You, yes you, could be replaced by a robot someday. Or a computer program. Here today, gone tomorrow...or the day after that. The job market is in a constant state of flux, with new fields and careers emerging - often in conjunction with new technology - as others slowly wither and die on the vine. It wasn’t that long ago that the position of social media manager simply didn’t exist, and now many companies employ one full-time. Or how about a switchboard operator? Once upon time, they were crucial to making a telephone call. Sadly, they have all (or nearly all) gone the way of the dodo.
I am not a fortune teller. I can’t predict with any certainty what will happen a decade from now, or even tomorrow. But I can make an educated guess. So, what will the job market look like in 2040? Well, we can safely say that many jobs popular now will be gone, and many jobs that don’t yet exist will top the list for growth and demand. Beyond that, we’re simply guessing. 25 years is a long time! Remember when Marty McFly travelled 30 years into the future in Back to the Future Part II? Remember how different that world looked to our 1985 eyes? Flying cars, self-fitting and drying clothes, portable fusion reactors, and yes, even tablet computers. While it may have missed the mark on some things, it did hit the bullseye on others. Fortune-telling is an imprecise “science”.
And on a related note, Marty travelled to October 21, 2015 in that movie. Yup, next month marks his arrival. Watch for him.
2040 will undoubtedly bring with it plenty of change and fantastic new technology. What jobs go along with them is subject to debate. Some jobs will be replaced by technology, others will simply no longer be needed.
But by using current data (most notably from the U.S. Bureau of Labor Statistics), we can identify some trends and downward trajectories today. And these jobs appear to be on their way out.
1. Bank Loan Officers
Ever applied for a loan - car, house, or otherwise - at your local bank? You likely met with their loan officer, an individual tasked with approving or denying the applications that come across his or her desk. They crunch the numbers, assess the risk, and ultimately determine the “creditworthiness” of the applicant. Unfortunately, many banks are already experimenting with complex algorithms and software programs that do everything in the blink of an eye, instantly evaluating each application against a set of criteria inputted by the bank. It’s fast, yes, but completely devoid of the human element that was often the difference for applicants that were right on the cusp. Whereas a human being might be willing to take a slight risk with them, a computer program will simply deny them if they fall under the cutoff point. Case closed.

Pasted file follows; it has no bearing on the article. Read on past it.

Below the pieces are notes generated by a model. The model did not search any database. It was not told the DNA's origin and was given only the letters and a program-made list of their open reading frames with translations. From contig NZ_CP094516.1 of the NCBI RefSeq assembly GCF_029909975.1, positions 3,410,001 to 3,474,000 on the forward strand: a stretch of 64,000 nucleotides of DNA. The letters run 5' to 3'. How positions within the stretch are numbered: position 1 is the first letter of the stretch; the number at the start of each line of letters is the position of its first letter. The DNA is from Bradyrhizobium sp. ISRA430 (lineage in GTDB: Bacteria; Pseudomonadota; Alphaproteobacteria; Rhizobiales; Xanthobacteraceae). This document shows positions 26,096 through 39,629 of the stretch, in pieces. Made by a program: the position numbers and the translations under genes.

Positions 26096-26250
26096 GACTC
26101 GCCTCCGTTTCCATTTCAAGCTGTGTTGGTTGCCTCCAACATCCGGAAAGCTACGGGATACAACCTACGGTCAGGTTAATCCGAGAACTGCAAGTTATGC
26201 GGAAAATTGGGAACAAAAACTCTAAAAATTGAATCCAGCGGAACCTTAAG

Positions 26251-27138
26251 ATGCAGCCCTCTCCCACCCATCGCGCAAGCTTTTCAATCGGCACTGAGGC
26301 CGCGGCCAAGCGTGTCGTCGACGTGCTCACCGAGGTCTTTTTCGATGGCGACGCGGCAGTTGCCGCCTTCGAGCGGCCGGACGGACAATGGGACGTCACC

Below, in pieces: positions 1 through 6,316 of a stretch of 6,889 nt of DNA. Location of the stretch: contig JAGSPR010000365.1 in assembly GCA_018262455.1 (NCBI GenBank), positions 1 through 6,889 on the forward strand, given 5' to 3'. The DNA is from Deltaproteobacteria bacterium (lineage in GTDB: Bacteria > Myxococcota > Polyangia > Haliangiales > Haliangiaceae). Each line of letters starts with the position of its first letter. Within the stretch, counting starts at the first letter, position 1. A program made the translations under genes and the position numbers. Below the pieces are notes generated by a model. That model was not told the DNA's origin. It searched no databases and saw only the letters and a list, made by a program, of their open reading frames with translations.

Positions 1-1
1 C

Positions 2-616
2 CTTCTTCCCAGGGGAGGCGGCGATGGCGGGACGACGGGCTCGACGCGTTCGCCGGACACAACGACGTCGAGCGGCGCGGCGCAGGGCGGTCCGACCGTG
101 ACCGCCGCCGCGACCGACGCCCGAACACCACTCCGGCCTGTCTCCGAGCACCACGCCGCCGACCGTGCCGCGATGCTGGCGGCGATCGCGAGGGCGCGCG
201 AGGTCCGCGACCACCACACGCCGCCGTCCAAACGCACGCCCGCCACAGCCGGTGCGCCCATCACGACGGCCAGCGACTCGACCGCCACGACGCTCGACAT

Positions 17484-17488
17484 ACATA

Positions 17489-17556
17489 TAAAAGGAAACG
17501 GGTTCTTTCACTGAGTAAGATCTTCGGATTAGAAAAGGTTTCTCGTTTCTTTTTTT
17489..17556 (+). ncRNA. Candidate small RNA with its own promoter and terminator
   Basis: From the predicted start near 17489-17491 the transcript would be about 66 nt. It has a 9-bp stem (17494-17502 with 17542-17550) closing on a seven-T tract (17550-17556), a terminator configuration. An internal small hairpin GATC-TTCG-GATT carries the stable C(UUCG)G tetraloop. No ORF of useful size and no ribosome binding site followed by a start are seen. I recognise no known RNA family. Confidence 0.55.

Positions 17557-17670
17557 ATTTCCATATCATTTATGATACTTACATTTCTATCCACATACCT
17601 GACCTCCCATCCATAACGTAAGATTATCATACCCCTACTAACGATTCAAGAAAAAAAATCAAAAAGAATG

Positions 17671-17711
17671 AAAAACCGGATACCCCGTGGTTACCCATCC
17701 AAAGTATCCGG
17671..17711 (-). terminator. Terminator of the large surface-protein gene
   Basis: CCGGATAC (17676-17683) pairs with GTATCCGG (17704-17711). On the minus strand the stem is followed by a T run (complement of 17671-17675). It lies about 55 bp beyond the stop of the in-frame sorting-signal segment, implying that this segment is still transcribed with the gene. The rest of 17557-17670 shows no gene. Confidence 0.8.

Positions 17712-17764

And while we’re at the bank, expect to see fewer (or none at all) bank tellers in the future, too. Look at the line the next time you’re at the bank. If there is a line, it’s most likely made up of older individuals. They tend to be the only people still favouring a teller over the ATM, and when they’re gone, so too will the demand for tellers (does that sound morbid? I didn’t mean for it to sound morbid).
2. Air Traffic Controllers
We may not realize it, but there is a heck of a lot of traffic up in the skies at any given moment. Depending on the time and day, the number can easily be anywhere from 300,000 to 1,000,000 people in thousands of different airplanes. That’s some serious congestion. It’s up to the air traffic controllers in the tower of an airport to keep the system running smoothly and safely, directing pilots to various runways and altitudes. It’s a high-paced and high-stress job, with hundreds of thousands of lives hanging in the balance. One small mistake can be catastrophic. And there’s the catch: humans make mistakes. Companies are already exploring the use of computer systems to replace air traffic controllers, and have been for years. Remove the humans, and remove the potential for human error (or so they say...many are not convinced that the system can function in a completely autonomous manner). BAE Systems in Britain has had a program in development since at least 2003, and they claim it can land a plane safely without the use of air traffic controllers. No matter where you stand on the issue, the year 2040 will probably see fewer of them, and they may be obsolete if the technology to bring planes down without them continues to improve over the next 25 years.
The same goes for pilots themselves. Aircrafts are largely flown on automatic pilot already, with the humans taking control only during takeoff and landing. Many see a future without the need for them at all. As for me, I’m not sure I want my life in the hands of Windows 2035.
This one makes me sad. The kind, grey-haired lady librarian is disappearing, my friends. Previously, in the days before the Dawn of Google, if you needed information on the mako shark for your fifth grade report, you hit the school or local library and asked the librarian where to look. She smiled, asked a few questions about what you specifically required, and guided you through the stacks, pulling out the perfect book with a “There you are, dear” (does it sound like I went to school in the 1950s?). She might suggest a few online databases in the early days of the internet. But no more. Now, kids simply google “mako shark” and have tens or hundreds of thousands of sites to choose from. And they rarely use books at all anymore. Libraries are becoming more about a place to use a desktop computer and free wifi, and less about books and getting assistance from an actual librarian trained in library sciences and/or research.